Document management is often referred to as Document Management Systems (DMS). This process uses document management software to store, manage, and track electronic documents. In other cases, it is used on images of paper-based information captured through the use of a document scanner, as well as other file types. The system comprehensively shows how your organization stores, manages, and tracks its electronic copy of documents that is applicable in modern or paperless settings.
Document management is one of the precursor advancements to content management. But before it became mainstream, document management was available exclusively in a stand-alone basis like imaging, workflow, and archiving brethren. In the first few years of the document management system, it’s not considered as necessary as other functions. It all changed when businesses discovered the benefits document management system offers,especially when a reputable outsourcing company is hired to do the job.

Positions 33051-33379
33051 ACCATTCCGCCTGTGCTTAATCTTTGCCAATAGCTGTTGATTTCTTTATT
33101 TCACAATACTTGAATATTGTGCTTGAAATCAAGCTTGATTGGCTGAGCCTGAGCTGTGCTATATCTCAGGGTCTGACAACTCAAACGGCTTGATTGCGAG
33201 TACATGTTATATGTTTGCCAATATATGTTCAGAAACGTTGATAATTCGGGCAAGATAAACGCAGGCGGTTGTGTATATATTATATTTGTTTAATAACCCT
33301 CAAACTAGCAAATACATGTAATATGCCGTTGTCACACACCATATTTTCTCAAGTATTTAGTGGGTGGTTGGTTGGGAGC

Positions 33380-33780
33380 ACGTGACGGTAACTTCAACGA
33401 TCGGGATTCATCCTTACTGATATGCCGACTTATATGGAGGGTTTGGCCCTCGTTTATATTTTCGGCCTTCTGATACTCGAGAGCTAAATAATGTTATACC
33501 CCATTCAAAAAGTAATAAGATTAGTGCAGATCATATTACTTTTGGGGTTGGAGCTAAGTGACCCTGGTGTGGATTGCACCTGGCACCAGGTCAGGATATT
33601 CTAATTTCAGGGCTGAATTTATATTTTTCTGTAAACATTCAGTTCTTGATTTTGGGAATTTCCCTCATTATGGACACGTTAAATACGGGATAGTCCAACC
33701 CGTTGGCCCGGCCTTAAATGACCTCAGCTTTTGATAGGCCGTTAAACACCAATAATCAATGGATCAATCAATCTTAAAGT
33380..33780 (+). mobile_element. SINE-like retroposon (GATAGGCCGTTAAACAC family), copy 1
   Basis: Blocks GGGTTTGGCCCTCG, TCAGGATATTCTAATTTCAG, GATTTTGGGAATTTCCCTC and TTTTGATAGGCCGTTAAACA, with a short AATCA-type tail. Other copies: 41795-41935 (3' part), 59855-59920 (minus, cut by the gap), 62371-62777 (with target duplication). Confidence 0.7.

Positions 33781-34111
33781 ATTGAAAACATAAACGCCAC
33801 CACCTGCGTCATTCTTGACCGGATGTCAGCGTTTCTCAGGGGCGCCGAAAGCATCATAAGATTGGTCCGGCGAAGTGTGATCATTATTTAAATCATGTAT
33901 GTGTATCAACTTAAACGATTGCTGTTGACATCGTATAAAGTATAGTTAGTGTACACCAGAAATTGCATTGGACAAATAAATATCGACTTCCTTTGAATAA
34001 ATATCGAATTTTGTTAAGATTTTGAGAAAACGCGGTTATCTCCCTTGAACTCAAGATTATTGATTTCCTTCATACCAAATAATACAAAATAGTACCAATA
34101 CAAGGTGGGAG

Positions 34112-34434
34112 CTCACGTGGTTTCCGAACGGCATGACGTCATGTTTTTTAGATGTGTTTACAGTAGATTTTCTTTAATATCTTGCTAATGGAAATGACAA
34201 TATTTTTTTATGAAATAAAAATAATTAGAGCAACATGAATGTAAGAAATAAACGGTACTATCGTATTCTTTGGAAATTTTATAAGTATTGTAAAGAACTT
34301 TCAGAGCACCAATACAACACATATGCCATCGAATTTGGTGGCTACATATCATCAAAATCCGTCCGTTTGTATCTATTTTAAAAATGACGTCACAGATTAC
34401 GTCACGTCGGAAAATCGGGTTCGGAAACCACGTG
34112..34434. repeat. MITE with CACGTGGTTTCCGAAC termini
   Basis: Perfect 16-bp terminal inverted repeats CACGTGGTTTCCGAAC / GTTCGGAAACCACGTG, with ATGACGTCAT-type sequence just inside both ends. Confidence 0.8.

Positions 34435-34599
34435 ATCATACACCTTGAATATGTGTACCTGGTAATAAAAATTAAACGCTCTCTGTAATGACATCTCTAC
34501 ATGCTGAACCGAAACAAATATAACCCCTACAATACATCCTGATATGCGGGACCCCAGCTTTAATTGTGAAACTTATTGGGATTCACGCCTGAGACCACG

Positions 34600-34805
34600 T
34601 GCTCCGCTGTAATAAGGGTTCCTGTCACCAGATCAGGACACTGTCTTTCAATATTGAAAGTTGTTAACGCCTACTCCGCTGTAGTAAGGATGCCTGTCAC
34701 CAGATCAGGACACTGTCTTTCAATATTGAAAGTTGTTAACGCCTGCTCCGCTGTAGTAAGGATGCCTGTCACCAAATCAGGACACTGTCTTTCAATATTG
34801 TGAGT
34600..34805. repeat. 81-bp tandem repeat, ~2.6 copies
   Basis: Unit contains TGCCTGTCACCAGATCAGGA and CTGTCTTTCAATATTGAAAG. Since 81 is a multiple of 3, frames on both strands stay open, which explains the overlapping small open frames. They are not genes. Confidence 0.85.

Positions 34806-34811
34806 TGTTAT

To date, outsourcing firms provide some of the most basic functionalities to content management such as imposing controls and management capabilities onto otherwise “stagnant” documents. In addition, they now have the capability to create software or programs that can handle more complicated procedures in the document management process. This is extremely convenient at times when you have piles of documents and you have to look for a specific file immediately.
Top Benefits of Outsourcing Document Management
Outsourcing document management is an effective way to help business owners so they can divert their attention and full potential in more essential divisions of the company.